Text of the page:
Consider the way the United States has reacted to a deal between Solomon Islands and China, two neighbours. Solomon Islands Prime Minister Manasseh Sogavare said that this deal sought to promote trade and humanitarian cooperation, not the militarisation of the Pacific Ocean. On that same day of Prime Minister Sogavare’s address, a high-level U.S. delegation arrived in the nation’s capital Honiara. They told Prime Minister Sogavare that if the Chinese establish any kind of ‘military installation’, the United States would ‘then have significant concerns and respond accordingly’. These were plain threats. A few days later, Chinese Foreign Ministry spokesperson Wang Wenbin said, ‘Island countries in the South Pacific are independent and sovereign states, not a backyard of the U.S. or Australia. Their attempt to revive the Monroe Doctrine in the South Pacific region will get no support and lead to nowhere’.

On 28 April, U.S. President Joe Biden asked the U.S. Congress to provide $33 billion for weapons systems to be sent to Ukraine. The call for these funds comes alongside incendiary statements made by the U.S. Defence Secretary Lloyd Austin, who said that the U.S. is not trying to remove Russian forces from Ukraine but to ‘see Russia weakened’. Austin’s comment should not come as a surprise. It mirrors U.S. policy since 2018, which has been to prevent China and Russia from becoming ‘near-peer rivals’. Human rights are not the concern; the focus is preventing any challenge to U.S. hegemony. For that reason, social wealth is wasted on weapons and not used to address the dilemmas of humanity.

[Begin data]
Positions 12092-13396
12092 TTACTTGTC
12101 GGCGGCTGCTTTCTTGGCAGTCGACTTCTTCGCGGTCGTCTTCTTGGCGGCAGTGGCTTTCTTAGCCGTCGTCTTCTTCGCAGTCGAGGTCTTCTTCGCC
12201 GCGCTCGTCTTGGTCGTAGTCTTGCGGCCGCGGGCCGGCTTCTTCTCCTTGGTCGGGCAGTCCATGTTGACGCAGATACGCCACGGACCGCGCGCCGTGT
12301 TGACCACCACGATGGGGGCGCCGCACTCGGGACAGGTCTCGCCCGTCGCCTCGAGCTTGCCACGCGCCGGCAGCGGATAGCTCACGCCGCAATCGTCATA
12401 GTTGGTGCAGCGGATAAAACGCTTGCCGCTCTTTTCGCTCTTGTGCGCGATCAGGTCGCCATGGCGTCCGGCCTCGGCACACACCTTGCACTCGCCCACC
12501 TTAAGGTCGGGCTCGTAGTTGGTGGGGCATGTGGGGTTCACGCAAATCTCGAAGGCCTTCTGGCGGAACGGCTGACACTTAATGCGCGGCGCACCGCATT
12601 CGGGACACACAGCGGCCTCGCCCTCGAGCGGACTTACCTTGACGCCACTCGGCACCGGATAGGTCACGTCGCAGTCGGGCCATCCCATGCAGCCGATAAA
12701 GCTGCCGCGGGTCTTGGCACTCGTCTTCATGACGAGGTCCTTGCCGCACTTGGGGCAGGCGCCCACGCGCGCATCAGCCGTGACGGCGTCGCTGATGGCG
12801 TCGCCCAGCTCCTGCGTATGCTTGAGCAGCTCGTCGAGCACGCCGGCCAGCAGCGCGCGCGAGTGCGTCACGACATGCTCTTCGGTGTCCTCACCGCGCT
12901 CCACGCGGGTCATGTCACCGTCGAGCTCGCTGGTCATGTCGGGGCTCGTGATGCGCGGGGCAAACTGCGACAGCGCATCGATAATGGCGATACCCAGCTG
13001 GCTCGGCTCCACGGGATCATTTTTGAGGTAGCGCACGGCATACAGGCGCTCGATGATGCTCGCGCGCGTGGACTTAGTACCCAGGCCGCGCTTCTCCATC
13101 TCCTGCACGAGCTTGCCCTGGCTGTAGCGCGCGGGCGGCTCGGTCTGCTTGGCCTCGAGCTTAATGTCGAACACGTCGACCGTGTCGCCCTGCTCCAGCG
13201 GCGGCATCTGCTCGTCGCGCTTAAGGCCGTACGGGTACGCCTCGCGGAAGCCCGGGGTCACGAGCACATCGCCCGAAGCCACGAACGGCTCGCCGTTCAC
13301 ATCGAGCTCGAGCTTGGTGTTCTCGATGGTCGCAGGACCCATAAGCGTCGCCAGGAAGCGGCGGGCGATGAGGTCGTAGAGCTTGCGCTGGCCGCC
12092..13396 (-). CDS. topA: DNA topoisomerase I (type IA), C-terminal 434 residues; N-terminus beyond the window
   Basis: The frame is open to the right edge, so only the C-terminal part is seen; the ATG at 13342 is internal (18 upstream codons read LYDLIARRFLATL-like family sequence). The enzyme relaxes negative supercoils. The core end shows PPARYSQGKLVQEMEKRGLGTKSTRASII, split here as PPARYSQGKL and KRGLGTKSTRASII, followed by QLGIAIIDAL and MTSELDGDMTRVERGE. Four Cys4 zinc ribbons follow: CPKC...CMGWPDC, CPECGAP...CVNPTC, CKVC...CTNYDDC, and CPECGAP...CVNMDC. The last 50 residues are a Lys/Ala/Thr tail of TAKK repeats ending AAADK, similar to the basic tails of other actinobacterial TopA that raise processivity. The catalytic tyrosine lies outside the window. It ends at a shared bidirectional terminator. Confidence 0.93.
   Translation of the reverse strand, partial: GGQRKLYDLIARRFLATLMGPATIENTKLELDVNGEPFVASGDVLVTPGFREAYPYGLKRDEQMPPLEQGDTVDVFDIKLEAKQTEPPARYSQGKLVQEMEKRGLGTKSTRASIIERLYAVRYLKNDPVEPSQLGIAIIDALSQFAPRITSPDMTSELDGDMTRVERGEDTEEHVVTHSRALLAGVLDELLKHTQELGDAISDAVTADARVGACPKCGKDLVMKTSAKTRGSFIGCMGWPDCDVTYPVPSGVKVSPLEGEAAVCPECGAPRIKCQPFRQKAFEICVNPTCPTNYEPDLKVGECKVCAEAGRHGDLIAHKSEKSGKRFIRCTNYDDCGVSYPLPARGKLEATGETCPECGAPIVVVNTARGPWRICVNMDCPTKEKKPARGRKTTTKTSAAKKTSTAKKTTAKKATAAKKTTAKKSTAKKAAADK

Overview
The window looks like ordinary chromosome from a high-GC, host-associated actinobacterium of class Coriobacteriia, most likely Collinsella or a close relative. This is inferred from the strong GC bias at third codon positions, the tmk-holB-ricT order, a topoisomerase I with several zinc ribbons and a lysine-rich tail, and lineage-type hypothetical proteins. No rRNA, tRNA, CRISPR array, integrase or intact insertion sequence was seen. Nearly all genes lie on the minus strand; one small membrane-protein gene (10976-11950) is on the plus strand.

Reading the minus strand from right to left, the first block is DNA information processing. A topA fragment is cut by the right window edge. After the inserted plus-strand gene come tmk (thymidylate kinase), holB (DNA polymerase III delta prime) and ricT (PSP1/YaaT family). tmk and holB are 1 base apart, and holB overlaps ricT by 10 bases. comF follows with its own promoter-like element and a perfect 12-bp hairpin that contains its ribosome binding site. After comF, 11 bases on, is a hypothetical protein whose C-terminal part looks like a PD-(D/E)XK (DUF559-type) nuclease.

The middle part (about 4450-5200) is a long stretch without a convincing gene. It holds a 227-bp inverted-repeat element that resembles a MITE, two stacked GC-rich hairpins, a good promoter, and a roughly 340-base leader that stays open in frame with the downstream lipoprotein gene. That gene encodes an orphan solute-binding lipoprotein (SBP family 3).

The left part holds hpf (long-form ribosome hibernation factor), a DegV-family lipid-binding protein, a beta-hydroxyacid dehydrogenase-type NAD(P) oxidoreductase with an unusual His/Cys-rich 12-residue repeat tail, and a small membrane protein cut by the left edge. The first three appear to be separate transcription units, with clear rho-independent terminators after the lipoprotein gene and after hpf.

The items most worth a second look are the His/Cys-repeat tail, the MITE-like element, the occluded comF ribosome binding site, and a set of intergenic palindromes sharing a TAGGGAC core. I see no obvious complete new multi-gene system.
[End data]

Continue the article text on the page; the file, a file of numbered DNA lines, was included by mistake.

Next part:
Solomon Islands has a long memory of the history of Australian-British colonialism and the scars of the atom bomb tests. The practice of ‘blackbirding’ abducted thousands of Solomon Islanders to work the sugarcane fields in Queensland, Australia in the 19th century, eventually leading to the Kwaio Rebellion of 1927 in Malaita. Solomon Islands has fought hard against being militarised, voting in 2016 with the world to prohibit nuclear weapons. The appetite to be the ‘backyard’ of the United States or Australia is not there. That was clear in the luminous poem ‘Peace Signs’ (1974) by Solomon Islands writer Celestine Kulagoe:

Shot Baker atomic test under Operation Crossroads, Bikini Atoll (Marshall Islands), 1946.

A mushroom sprouts from
an arid pacific atoll
Disintegrates into space
Leaving only a residue of might
to which for an illusory
peace and security
man clings.

In the calm of the early morning
the third day after
love found joy
in the empty tomb
the wooden cross of disgrace
transformed into a symbol
of love service

In the heat of the afternoon lull
the UN flag flutters
hidden from sight by
national banners
under which
sit men with clenched fists
signing peace

Originally published: Tricontinental: Institute for Social Research on May 5, 2022

Vijay Prashad is an Indian historian, editor and journalist. He is a writing fellow and chief correspondent at Globetrotter, a project of the Independent Media Institute. He is the chief editor of LeftWord Books and the director of Tricontinental: Institute for Social Research. He has written more than twenty books, including The Darker Nations: A People’s History of the Third World (The New Press, 2007), The Poorer Nations: A Possible History of the Global South (Verso, 2013), The Death of the Nation and the Future of the Arab Revolution (University of California Press, 2016) and Red Star Over the Third World (LeftWord, 2017). He writes regularly for Frontline, the Hindu, Newsclick, AlterNet and BirGün.

MR Online, May 6, 2022, https://mronline.org/